Red Fork

Location: S22-27 TS19N R12E. Post office from 3 Jan 1894 - 31 Jul 1928. The history of Red Fork is found in J M Hall's Beginning of Tulsa - now a part of West Tulsa.

[TCHS] Many towns established in Central Tulsa County are now within Tulsa city limits. Red Fork, established in 1884, was located eighteen miles from the junction of the Cimarron and Arkansas Rivers and was for several years the Frisco railroads terminus in Indian Territory. It was an important shipping point for the cattle raised in the Chickasaw Nation, Shawnee and Sac and Fox Indian territories. In 1901, a thirty barrel oil well was brought in on the allotment of Mrs. J. C. W. Bland. This new shallow well attracted widespread attention and within a few months the village of 75 people had grown into a town of 1,500. The original townsite contained 160 acres laid out by the government, and the town of Red Fork was incorporated in 1902. Early businesses included Hall, Hall and Company and the Red Fork Derrick, a local newspaper published by 0. B. Jones. The Presbyterian church was the first built and was used by iterant preachers of various denominations. It also housed the first school in the village. In 1923, Red Fork was annexed into Tulsa.

[Historic Tulsa; An Illustrated History of Tulsa & Tulsa County; by Beryl Ford, Charles Ford, Rodger Randle, and Bob Byrke; Commissioned by the Oklahoma Heritage Association and the Tulsa Historical Society; Historical Publishing Network; San Antonio, TX; 2006; pgs 75-76] -

"In 1884, James Parkinson built a large general store on the Frisco Railroad eighteen miles from the junction of the Cimarron, known as the Red Fork, and Arkansas Rivers. The station became known as Red Fork and was for several years the western terminus of the Frisco in Indian Territory. Red Fork was an important shipping point for cattle raised in the Chickasaw Nation, the Shawnee country, and territory occupied by the Sac and Fox tribes. A post office was established at Red Fork on January 3, 1884.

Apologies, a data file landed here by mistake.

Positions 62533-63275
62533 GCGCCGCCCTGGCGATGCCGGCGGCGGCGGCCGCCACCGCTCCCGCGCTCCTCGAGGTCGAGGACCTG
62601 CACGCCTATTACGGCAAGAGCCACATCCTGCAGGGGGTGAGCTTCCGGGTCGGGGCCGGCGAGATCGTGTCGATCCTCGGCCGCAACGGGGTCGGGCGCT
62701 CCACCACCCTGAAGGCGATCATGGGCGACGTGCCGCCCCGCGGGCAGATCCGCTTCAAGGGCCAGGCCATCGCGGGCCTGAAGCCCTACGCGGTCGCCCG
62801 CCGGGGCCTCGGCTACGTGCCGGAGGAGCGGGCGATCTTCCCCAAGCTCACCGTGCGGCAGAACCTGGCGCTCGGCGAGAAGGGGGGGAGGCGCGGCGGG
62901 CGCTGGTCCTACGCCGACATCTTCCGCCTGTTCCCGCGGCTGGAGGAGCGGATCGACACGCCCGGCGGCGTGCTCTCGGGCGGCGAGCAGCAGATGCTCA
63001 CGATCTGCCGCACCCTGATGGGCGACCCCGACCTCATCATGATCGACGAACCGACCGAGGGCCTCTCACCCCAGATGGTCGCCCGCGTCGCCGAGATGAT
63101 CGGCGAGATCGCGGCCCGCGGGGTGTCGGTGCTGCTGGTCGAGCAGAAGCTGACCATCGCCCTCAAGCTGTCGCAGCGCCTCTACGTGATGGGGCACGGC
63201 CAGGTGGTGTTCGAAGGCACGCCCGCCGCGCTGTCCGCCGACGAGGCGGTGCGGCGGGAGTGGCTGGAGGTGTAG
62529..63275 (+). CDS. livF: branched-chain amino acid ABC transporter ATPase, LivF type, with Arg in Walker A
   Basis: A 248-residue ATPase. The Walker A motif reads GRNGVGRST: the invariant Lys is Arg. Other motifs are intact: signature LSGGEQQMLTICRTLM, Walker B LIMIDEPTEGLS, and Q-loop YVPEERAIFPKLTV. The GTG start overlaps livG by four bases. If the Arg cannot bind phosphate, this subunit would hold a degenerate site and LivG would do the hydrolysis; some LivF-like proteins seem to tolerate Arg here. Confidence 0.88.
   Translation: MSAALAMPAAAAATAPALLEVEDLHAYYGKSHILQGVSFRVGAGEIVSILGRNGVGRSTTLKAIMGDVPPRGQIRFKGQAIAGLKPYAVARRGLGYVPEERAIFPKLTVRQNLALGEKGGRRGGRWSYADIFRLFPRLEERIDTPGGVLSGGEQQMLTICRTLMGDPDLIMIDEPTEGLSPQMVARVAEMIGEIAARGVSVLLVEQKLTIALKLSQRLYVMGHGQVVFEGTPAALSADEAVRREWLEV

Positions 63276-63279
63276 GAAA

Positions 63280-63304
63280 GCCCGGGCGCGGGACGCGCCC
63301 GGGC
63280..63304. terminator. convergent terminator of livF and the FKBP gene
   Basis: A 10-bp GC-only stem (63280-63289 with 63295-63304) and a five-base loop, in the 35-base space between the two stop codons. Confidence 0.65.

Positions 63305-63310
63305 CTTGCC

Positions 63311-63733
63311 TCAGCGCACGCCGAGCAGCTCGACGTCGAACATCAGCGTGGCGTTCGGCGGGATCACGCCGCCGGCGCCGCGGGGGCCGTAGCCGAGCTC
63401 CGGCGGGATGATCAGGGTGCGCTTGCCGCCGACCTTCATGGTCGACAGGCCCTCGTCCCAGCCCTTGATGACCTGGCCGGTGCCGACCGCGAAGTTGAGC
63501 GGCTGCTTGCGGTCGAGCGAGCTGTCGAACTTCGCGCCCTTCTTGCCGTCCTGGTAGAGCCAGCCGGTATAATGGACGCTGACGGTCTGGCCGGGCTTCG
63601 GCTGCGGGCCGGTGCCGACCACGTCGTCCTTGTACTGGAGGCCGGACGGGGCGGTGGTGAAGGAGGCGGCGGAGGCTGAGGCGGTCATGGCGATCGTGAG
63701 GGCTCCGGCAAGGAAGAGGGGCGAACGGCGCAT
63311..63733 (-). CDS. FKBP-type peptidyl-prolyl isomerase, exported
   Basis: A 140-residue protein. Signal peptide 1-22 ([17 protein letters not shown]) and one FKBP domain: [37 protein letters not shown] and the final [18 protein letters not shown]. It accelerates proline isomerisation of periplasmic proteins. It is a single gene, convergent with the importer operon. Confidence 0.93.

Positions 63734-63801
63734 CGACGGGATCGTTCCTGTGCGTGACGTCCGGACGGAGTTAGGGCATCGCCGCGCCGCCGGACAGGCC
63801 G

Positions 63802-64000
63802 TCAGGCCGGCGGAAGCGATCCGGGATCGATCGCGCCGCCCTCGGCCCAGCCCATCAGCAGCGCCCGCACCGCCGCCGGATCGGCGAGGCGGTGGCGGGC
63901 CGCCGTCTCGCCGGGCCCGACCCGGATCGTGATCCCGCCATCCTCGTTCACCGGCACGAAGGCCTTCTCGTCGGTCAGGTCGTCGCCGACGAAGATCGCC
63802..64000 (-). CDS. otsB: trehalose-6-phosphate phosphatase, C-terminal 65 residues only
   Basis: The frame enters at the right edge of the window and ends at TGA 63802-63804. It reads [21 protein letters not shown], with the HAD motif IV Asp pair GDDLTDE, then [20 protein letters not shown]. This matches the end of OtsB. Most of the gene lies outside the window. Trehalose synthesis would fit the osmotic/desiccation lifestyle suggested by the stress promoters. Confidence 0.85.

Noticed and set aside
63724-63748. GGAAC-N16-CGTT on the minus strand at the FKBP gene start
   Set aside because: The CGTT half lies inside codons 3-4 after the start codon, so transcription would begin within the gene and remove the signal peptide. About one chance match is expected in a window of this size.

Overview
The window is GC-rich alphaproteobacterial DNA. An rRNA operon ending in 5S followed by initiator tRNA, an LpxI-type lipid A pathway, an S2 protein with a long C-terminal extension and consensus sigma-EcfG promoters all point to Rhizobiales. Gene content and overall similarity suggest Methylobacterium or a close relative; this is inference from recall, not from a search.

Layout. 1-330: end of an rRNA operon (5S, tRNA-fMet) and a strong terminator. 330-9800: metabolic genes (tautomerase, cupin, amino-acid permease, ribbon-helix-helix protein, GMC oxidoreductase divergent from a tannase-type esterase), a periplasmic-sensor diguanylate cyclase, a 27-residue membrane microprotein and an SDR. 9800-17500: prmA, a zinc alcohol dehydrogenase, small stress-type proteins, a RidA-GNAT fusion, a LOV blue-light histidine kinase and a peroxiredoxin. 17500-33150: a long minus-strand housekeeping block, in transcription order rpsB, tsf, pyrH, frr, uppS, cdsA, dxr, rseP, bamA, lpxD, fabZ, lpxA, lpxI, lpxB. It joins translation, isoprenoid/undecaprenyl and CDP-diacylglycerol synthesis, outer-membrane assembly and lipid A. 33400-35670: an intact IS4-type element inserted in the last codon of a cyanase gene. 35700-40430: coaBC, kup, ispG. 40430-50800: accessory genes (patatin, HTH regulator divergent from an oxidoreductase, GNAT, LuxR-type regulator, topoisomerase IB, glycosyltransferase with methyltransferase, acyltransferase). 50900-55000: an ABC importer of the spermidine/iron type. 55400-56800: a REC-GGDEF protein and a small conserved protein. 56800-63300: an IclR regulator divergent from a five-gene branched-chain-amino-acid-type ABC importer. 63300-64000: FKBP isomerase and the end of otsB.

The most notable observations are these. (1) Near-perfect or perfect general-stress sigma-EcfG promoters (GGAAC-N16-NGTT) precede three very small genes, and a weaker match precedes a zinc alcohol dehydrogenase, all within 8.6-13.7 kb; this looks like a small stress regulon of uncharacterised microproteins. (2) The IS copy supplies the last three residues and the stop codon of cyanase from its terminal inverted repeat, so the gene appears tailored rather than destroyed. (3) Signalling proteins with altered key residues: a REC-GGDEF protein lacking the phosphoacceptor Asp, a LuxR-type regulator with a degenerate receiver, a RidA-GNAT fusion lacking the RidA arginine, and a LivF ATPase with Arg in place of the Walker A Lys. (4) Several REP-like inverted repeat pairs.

South and west of Red Fork was unsettled country. The Dalton gang and other outlaws frequented the area. The Daltons once raided H. C. Hall's store at Red Fork.

Red Fork was a sleepy village of about 75 people in 1901 when oil was discovered on an allotment owned by Sue Davis Bland. The new shallow oil field attracted great attention. Within a few months, the population of Red Fork exploded to 1.500.

Ref Fork was incorporated in 1902 with an original townsite of 160 acres. Nice homes began to replace crude shacks where oil prospectors had lived. O. B. Jones began a weekly newspaper, Red Fork Derrick. A Presbyterian church housed the town's first school.

Red Fork's growth was stunted when the Frisco Railroad extended its line farther west. With the establishment of Sapulpa, cattle shipments and trade were diverted from Red Fork. With the oil strike at Glenn Pool, oil men left Red Ford, leaving the town with only three hundred inhabitants.

The cowboys and oil field workers who lived in Red Fork gave it a rowdy reputation that lingered for decades. Known as one of Tulsa County's safest areas, legend has it that Red Fork residents like for outsiders to believe its old reputation - it keeps outsiders from moving in.

In 1918, new life was breathed into Red Fork when the Tulsa-Sapulpa Interurban line was built. Workers at large industrial plants in west Tulsa saw Red Fork as a good place to live. Soon, Red Fork had an accredited high school, an active chamber of commerce, and had brown to a thriving city of 2,000 people.

The Red Fork post office was closed on July 31, 1928. After the community was annexed to the City of Tulsa. The post office became Red Fork Station Tulsa's post office.

Little remains of what became a booming cattle shipping point and oil boom town. Lookout Mountain, known by old-timers as Red Fork Mountain, looms over the original downtown area of Red Fork. A stretch of Interstate 244, built in the 1970s, splits in half the old Red Fork business district."

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Linda Haas Davenport